Generously butter the casserole dish. I repeat: generously. (You don’t want this thing to stick!). Then layer bread, spinach mixture, Gruyère, repeat. You’ll then pour the liquid mixture over the bread, wrap the dish, weigh it down, and refrigerate overnight. This is part of the genius of this recipe: adding weights (you can use boxes of sugar or a large bag of rice) ensures the egg mixture soaks into every nook and cranny of the bread, ultimately resulting in the most deliciously fluffy and custardy texture. You’ll bake it off the next day.
More Strata Recipes
Breakfast Strata with Spinach and Gruyère
- 8 to 10
(1/2-inch-thick) slices French or Italian bread
- 5 tablespoons
unsalted butter, softened
large shallots, minced
- 10 ounces
frozen chopped spinach, thawed and squeezed dry
Salt and pepper
- 1/2 cup
- 6 ounces
Gruyère cheese, shredded (1 1/2 cups)
- 1 3/4 cups
Adjust oven rack to middle position and heat oven to 225°F. Arrange bread in single layer on baking sheet and bake until dry and crisp, about 40 minutes, flipping slices halfway through baking. When cooled, spread 1 side of slices with 2 tablespoons butter; set aside.
Meanwhile, melt 2 tablespoons butter in 10-inch nonstick skillet over medium heat. Add shallots and cook until softened and translucent, about 3 minutes. Add spinach, season with salt and pepper, and cook, stirring occasionally, until spinach is warmed through, about 2 minutes. Transfer to medium bowl; set aside. Add wine to skillet, increase heat to medium-high, and simmer until reduced to 1/4 cup, 2 to 3 minutes; set aside.
Grease an 8-inch square baking dish with remaining 1 tablespoon butter. Arrange half of bread slices, buttered side up, in single layer in dish. Sprinkle half of spinach mixture and 1/2 cup Gruyère evenly over bread slices. Repeat layering with remaining bread slices, remaining spinach mixture, and 1/2 cup Gruyère. Whisk eggs in medium bowl until combined, then whisk in half-and-half, reduced wine, and 1 teaspoon salt and season with pepper. Pour egg mixture evenly over bread layers. Wrap dish tightly in plastic wrap, pressing plastic flush to surface of strata. Weigh down strata and refrigerate for at least 1 hour or up to 24 hours.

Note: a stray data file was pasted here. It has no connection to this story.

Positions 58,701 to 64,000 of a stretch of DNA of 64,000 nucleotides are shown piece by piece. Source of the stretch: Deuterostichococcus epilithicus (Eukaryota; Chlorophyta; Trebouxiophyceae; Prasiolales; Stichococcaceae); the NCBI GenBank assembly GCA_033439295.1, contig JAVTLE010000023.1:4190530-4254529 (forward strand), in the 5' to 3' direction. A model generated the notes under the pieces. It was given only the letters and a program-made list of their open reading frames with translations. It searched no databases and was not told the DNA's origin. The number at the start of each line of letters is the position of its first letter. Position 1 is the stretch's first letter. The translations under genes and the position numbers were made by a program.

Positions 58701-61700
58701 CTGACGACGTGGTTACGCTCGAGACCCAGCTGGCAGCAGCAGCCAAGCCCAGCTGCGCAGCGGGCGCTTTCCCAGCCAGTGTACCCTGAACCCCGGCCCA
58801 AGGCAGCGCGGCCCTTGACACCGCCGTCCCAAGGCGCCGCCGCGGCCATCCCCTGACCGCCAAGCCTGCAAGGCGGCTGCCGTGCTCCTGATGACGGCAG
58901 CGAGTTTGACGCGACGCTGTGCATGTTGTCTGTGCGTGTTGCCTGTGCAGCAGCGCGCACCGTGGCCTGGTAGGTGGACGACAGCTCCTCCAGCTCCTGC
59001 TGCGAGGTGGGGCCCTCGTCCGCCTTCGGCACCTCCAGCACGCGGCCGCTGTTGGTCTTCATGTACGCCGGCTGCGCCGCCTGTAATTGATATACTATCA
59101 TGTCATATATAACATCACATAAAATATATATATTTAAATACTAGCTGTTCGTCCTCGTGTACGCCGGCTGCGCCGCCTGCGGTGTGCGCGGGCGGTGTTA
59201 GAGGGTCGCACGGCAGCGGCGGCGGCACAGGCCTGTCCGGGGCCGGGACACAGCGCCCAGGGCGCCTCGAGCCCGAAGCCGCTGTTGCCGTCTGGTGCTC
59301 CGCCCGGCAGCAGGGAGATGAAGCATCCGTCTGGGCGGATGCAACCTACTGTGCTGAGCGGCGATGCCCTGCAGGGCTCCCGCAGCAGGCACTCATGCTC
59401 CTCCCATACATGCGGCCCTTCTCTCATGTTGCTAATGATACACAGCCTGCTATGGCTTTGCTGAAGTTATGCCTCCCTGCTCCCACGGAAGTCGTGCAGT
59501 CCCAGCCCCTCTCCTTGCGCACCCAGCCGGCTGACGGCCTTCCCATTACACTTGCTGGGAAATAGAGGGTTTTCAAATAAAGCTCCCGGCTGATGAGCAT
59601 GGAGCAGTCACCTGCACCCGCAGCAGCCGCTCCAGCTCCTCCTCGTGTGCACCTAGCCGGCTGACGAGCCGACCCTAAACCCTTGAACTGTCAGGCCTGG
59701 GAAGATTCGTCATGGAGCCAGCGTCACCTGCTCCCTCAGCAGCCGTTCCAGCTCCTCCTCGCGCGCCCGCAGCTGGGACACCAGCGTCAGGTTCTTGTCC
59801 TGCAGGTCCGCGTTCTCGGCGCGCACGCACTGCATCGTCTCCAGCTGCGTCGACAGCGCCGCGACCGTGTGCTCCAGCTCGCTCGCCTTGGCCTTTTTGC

Heat oven to 325°F. Remove dish from refrigerator and let sit at room temperature for 20 minutes. Remove weights and plastic and sprinkle remaining 1/2 cup Gruyère evenly over top of strata. Bake until edges and center are barely puffed and edges have pulled away slightly from sides of dish, 50 to 55 minutes. Let cool on wire rack for 5 minutes. Serve.
Weighing down the strata: Two 1-pound boxes of brown or powdered sugar, laid side by side over the plastic wrap-covered surface and then topped with a heavy cast-iron skillet, make ideal weights for this strata. A 1-gallon zipper-lock bag filled with about 2 pounds of sugar or rice also works well.
Drying the bread: Instead of toasting the bread in the oven in step 1, you can leave the bread slices out overnight to dry.
Doubling the recipe: To double this recipe, use a 13 by 9-inch baking dish greased with 11/2 tablespoons of butter and increase the baking time to 1 hour and 20 minutes.
Ingredient substitutions: Feel free to substitute any good melting cheese, such as Havarti, sharp cheddar, or Colby, for the Gruyère. Use a medium-dry white wine, such as Sauvignon Blanc.
Reprinted with permission from Cooks Illustrated.